San Bernardino Voters Limit Supervisors’ Terms, Is RivCo Next?

San Bernardino County voters on Nov. 3 approved Measure K which would cap how long San Bernardino County Board of Supervisors can serve to serve a single four-year term.

In addition, Measure K was designed to cut each of the five county supervisors’ total compensation — pay and benefits package from more than $235,000 to $60,000 annually.

Some 66% of voters said yes to Measure K.

San Bernardino County has filed suit in Superior Court to overturn the vote of the people.

Will Riverside County Supervisors see something like Measure K in the next election cycle?

While salary and benefits for County Supervisors in the two counties are close to the same, it’s not likely Riverside County will see something similar on the ballot.

San Bernardino County Board of Supervisors have a history of ethical issues and challenges over the past two decades. That has never been an issue in Riverside County.

The current members of the San Bernardino County Board of Supervisors have governed ethically and responsively. They are a far cry from the character and ethically challenged Bill Postmaster years.

Col.  (Ret) Paul Cook, a decorated combat veteran and Marine, and a soon-to-be former member of Congress is about to join the San Bernardino County Board of Supervisors.

Cook has earned a reputation for honesty and integrity and for service above self. He’ll join a Board that has served honorably and has done its best to field county services and fight the good fight with COVID-19.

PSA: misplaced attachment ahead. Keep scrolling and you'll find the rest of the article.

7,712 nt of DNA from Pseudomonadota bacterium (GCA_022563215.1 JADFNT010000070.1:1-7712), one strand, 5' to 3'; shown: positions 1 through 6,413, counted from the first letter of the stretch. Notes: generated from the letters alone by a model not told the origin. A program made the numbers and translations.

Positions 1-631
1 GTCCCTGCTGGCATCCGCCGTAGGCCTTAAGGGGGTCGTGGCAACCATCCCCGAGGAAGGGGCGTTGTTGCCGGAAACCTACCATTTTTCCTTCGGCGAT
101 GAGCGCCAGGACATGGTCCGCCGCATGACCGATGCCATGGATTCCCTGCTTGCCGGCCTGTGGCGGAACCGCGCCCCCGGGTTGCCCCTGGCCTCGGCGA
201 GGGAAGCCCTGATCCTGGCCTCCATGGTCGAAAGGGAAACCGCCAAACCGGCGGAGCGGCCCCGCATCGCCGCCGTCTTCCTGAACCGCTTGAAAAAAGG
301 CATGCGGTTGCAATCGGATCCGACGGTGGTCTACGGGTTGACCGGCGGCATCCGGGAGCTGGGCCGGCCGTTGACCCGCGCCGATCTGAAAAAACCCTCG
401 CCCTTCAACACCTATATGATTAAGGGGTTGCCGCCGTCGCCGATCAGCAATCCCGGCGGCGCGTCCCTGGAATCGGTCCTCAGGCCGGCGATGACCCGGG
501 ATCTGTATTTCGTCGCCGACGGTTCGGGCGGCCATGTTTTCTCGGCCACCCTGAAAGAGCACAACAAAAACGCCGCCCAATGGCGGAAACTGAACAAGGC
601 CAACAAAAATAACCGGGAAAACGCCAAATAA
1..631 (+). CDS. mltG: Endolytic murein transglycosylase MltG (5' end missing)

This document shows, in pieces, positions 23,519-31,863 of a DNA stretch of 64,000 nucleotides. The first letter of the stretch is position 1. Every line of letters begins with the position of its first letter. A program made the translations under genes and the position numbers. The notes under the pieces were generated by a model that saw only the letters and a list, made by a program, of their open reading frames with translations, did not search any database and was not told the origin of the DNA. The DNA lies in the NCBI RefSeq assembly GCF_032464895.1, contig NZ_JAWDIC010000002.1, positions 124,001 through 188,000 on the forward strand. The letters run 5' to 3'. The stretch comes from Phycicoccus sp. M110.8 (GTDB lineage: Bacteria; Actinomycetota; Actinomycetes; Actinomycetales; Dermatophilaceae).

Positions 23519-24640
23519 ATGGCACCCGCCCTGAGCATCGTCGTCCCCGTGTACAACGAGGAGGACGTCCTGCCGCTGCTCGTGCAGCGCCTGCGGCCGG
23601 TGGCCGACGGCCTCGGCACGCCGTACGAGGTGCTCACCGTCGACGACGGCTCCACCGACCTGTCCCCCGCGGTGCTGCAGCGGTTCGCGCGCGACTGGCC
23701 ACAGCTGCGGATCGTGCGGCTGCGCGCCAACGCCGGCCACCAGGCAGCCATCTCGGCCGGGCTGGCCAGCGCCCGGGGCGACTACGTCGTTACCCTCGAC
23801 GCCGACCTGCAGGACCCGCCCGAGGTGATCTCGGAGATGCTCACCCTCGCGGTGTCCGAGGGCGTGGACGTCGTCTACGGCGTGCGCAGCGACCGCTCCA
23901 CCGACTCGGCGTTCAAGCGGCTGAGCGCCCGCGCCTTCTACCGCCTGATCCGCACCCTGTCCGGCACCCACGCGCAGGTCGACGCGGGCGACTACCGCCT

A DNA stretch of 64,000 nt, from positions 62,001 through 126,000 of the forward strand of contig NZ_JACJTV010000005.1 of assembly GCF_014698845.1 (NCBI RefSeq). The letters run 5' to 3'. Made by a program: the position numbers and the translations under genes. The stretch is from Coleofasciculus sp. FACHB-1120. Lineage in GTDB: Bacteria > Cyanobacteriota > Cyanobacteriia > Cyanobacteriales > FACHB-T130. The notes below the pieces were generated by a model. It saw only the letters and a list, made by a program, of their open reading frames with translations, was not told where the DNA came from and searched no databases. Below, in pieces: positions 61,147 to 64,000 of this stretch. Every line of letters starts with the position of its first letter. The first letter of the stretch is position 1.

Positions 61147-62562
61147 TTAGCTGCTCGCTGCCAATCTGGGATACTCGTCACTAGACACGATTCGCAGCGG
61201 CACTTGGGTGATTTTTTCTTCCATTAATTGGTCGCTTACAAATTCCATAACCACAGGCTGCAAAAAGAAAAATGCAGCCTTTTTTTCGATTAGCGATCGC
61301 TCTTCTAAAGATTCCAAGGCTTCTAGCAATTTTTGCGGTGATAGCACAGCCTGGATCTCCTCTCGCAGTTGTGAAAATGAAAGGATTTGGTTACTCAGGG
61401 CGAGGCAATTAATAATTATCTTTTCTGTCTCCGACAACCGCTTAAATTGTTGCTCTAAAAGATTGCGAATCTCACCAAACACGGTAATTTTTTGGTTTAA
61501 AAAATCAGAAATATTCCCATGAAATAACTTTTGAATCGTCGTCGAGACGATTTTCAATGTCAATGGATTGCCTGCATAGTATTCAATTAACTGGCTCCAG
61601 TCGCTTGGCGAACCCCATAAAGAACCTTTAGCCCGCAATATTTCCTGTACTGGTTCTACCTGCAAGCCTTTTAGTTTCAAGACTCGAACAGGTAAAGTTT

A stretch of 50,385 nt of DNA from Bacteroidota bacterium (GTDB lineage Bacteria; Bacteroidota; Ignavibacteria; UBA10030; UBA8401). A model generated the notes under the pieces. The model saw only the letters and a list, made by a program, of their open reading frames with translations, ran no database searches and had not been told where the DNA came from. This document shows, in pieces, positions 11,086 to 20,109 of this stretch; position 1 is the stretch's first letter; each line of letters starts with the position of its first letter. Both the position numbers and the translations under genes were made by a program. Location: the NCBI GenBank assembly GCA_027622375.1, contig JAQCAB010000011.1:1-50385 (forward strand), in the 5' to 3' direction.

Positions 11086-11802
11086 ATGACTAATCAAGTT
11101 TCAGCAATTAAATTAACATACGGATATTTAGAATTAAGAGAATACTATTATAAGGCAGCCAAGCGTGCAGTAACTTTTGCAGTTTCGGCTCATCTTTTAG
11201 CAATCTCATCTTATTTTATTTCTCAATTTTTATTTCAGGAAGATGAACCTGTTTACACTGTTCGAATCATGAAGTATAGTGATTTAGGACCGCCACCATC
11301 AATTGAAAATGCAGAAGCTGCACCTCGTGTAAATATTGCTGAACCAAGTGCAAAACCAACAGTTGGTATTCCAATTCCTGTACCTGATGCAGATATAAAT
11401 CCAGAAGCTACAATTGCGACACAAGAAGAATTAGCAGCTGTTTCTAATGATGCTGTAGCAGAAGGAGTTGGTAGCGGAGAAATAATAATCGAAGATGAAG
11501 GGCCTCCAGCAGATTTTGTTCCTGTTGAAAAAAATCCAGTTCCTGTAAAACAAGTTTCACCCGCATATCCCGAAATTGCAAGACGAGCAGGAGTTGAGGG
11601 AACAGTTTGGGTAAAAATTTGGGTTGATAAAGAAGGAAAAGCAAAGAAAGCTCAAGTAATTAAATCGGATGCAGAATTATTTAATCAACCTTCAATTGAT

It remains to be seen if the Superior Court Judge will invalidate the will of the voters. The authors of Measure K believe board salaries should be close to the average income of county residents.

With 66 percent of the voters saying yes to Measure K it doesn’t seem right for a court to overturn the vote of the people. However, it would not be the first time a California court overturned the vote of the people.

Recruiting candidates for office with a salary and benefits at this level might make high quality office seekers tough. It’s a full-time job with 24-7 responsibilities.

Californians have voted for term limits for state office holders. Apparently San Bernardino County voters think the Board of Supervisors needs a “ haircut” and a single four-year term is all they think members should serve.

Americans have just gone through a difficult presidential  election. Either way you look at it, voters turned out in record numbers. About half the voters believe widescale voter fraud occurred in battle ground states. Others see no problems with the results or turnout and just want their guy and lady in office. The election was very close to a draw.

Measure K may be flawed. Its authors don’t think so. However, an elected official sitting on the court in the County of San Bernardino will have the opportunity to ensure the constitution and law are upheld.

Image Sources

  • San Bernardino County: Shutterstock